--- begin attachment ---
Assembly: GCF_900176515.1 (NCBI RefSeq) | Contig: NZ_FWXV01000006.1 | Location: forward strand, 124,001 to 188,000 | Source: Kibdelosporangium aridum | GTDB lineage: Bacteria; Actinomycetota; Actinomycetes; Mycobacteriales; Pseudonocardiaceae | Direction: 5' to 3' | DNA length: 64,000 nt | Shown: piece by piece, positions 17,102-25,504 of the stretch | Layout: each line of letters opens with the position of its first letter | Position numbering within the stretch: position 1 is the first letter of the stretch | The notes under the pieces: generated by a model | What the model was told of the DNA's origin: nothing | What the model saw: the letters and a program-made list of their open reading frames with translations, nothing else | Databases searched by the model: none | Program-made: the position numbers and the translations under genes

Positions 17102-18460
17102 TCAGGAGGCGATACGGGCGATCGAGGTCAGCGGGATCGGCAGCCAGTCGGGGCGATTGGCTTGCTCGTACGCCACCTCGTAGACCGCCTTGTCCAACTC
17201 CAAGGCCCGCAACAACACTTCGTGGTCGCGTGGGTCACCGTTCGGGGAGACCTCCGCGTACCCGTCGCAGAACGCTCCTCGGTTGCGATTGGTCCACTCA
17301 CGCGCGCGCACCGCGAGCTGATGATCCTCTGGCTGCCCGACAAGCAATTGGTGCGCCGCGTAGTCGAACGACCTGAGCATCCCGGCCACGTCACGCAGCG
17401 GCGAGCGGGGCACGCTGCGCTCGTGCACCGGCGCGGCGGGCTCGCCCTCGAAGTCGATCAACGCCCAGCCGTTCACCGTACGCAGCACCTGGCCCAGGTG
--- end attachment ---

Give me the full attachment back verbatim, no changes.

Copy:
Assembly: GCF_900176515.1 (NCBI RefSeq) | Contig: NZ_FWXV01000006.1 | Location: forward strand, 124,001 to 188,000 | Source: Kibdelosporangium aridum | GTDB lineage: Bacteria; Actinomycetota; Actinomycetes; Mycobacteriales; Pseudonocardiaceae | Direction: 5' to 3' | DNA length: 64,000 nt | Shown: piece by piece, positions 17,102-25,504 of the stretch | Layout: each line of letters opens with the position of its first letter | Position numbering within the stretch: position 1 is the first letter of the stretch | The notes under the pieces: generated by a model | What the model was told of the DNA's origin: nothing | What the model saw: the letters and a program-made list of their open reading frames with translations, nothing else | Databases searched by the model: none | Program-made: the position numbers and the translations under genes

Positions 17102-18460
17102 TCAGGAGGCGATACGGGCGATCGAGGTCAGCGGGATCGGCAGCCAGTCGGGGCGATTGGCTTGCTCGTACGCCACCTCGTAGACCGCCTTGTCCAACTC
17201 CAAGGCCCGCAACAACACTTCGTGGTCGCGTGGGTCACCGTTCGGGGAGACCTCCGCGTACCCGTCGCAGAACGCTCCTCGGTTGCGATTGGTCCACTCA
17301 CGCGCGCGCACCGCGAGCTGATGATCCTCTGGCTGCCCGACAAGCAATTGGTGCGCCGCGTAGTCGAACGACCTGAGCATCCCGGCCACGTCACGCAGCG
17401 GCGAGCGGGGCACGCTGCGCTCGTGCACCGGCGCGGCGGGCTCGCCCTCGAAGTCGATCAACGCCCAGCCGTTCACCGTACGCAGCACCTGGCCCAGGTG